From Slave Codes to Educational Racism: Urban Education Policy in the United States as the Dispossession, Containment, Dehumanization, and Disenfranchisement of Black Peoples

By Nelson, Steven L.; Williams, Ray Orlando | The Journal of Law in Society, Spring 2019 | Go to article overview

From Slave Codes to Educational Racism: Urban Education Policy in the United States as the Dispossession, Containment, Dehumanization, and Disenfranchisement of Black Peoples


Nelson, Steven L., Williams, Ray Orlando, The Journal of Law in Society


Introduction

In 2016, the Santa Clara Law Review published an article titled, "Are we nearing the end of impunity for taking Black lives?". (1) In her piece, Margalynne Armstrong considered the recent rise in highly publicized outcries about the unauthorized and extrajudicial killings of Black men. (2) Armstrong's article considers the history of racial terrorism performed by white (3) Americans against Black Americans. (4) Citing the numerous ways in which Black lives were neither protected nor valued during the periods of American history that are defined by legalized chattel slavery and legislatively authorized racial subjugation, (5) Armstrong produces a well-written and well-researched manuscript given the stated scope of her research. Ultimately, Armstrong concludes the article by insinuating that she has hope that we are nearing the end of impunity for ending Black lives. (6) In particular, she provides the following evidence: "Particularly encouraging is the emergence of a serious movement to reform police practices". (7)

It is here that our conclusions diverge from those of Armstrong. Despite the ostensible appearance of the comprehensiveness of Armstrong's article, we suggest that Armstrong's piece does not consider the multidimensionality of efforts to end Black lives. Specifically, we argue that police brutality is only one dimension of ending Black lives. We acknowledge that the unauthorized, extrajudicial killings of Black men and women are often the summation of efforts to terrorize Black communities and end Black lives. Still, in this article, we suggest that the work of W E. B. DuBois is appropriate to efforts evaluating whether we are nearing the end of impunity for ending Black lives. (8) We, thereafter, consider whether the United States is nearing an end of impunity for ending Black lives by considering whether Black peoples in the United States have equal access to quality education, are assured of the right to exercise the electoral franchise, and are protected from laws that serve--intentionally or otherwise--to terrorize Black peoples. (9)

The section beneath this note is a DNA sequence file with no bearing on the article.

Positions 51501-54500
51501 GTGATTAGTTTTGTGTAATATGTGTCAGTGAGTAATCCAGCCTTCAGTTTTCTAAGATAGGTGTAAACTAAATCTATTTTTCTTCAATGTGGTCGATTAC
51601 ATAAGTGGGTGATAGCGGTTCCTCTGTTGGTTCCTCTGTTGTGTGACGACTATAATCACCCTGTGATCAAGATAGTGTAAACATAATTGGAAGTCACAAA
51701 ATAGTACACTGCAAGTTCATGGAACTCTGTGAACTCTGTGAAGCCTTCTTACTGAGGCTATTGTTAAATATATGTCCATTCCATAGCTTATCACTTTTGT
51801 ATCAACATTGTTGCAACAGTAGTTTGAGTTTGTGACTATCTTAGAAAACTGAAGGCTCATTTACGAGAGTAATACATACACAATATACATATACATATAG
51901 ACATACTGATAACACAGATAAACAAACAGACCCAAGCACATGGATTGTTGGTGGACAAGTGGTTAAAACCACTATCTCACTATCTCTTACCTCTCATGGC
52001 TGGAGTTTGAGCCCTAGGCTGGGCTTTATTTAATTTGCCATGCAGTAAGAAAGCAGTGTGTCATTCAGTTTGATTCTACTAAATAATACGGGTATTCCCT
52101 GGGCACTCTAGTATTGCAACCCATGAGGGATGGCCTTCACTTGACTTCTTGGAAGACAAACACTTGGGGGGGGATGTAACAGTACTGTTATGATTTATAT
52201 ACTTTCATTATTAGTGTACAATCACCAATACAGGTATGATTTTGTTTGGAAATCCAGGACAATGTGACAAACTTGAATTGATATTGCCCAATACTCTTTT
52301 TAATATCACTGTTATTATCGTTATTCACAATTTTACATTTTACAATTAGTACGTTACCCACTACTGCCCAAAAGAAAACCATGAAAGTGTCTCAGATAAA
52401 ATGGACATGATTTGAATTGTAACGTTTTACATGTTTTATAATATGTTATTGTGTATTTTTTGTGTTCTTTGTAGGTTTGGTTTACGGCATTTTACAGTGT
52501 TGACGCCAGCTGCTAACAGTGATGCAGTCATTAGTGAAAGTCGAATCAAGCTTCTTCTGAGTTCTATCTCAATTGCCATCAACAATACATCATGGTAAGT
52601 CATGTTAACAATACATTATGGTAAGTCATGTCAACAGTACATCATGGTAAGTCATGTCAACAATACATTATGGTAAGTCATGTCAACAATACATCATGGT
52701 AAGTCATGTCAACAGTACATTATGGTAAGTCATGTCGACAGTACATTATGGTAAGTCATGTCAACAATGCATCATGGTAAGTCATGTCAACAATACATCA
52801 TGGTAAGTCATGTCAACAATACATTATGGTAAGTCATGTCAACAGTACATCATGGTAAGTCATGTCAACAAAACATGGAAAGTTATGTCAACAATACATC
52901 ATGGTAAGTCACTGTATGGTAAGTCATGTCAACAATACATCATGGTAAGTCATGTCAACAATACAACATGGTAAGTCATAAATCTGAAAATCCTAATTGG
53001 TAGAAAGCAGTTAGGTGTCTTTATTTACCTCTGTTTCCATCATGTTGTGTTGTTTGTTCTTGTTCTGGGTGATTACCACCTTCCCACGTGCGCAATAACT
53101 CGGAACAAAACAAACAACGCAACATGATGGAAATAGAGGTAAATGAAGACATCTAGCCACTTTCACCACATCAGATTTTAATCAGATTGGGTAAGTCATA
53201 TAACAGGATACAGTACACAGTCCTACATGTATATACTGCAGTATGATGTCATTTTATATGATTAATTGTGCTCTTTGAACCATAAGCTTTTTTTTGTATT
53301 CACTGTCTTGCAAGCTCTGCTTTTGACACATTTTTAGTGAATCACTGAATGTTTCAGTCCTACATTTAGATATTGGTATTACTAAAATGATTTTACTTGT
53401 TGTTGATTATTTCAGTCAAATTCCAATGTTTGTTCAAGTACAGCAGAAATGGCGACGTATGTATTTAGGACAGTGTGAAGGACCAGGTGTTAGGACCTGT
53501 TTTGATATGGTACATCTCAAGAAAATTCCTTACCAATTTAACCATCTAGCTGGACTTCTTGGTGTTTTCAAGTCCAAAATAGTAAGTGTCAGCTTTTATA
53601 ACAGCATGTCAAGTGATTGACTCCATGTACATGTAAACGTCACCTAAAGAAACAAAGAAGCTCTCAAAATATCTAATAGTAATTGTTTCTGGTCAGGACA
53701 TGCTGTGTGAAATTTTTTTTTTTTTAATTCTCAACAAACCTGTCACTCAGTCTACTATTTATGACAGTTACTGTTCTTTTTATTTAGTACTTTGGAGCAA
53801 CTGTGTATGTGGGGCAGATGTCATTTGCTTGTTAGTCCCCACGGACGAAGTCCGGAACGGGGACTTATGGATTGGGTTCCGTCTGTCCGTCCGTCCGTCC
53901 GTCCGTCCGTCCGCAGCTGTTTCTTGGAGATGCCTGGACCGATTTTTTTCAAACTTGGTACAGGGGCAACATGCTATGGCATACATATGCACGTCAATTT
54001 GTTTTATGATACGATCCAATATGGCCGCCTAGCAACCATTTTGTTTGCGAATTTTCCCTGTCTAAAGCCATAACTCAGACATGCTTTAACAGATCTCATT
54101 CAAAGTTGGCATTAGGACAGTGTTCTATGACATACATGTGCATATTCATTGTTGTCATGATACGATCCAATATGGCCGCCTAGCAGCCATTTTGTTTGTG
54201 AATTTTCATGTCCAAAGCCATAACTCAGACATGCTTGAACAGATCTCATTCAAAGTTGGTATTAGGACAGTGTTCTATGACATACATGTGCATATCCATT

This article is intended to provide a more holistic assessment of Armstrong's question as to whether we are nearing the end of impunity for ending Black lives. (10) Indeed, our holistic approach recognizes that white people in the United States have and do use a variety of approaches to assure that Black lives are ruined, if not ended, without opportunity to realize the American dream." Our response to the question begins with a historical analysis of the multiple ways in which Black peoples are and were racially subjugated in the United States. We, thereafter, discuss the various ways in which white people in the United States have foreclosed pursuits of equity and equality for Black peoples. We then discuss how urban education policy has led to the dispossession, containment, dehumanization, and disenfranchisement of Black peoples in the United States. Finally, we conclude our article by summarizing the different and multidimensional methods that Black peoples in the United States must resist and overcome to persist through racial terrorism. We reach a more sobering conclusion than Armstrong. (12) We have far less hope that we are nearing the end of impunity for ending Black lives.

The United States' History of Racial Terrorism Against Black Peoples

The Constitutional Roots of Racial Oppression

The Constitution inspires hope for many; however, an historical review of the Constitution suggests that Black peoples have not substantially and equitably benefited from the Constitution's benevolence and protections. (13) For instance, racially motivated chattel slavery was enshrined into the Constitution. (14) Thus, the American legal system has from its origins disadvantaged and discounted Black peoples. (15) More specifically, slaves' protections from white violence ebbed and flowed with white peoples' will. In particular, slave protections under law were granted only to the point where white people could have their economic and social interests and rights to enjoy slaves as chattel property realized. …

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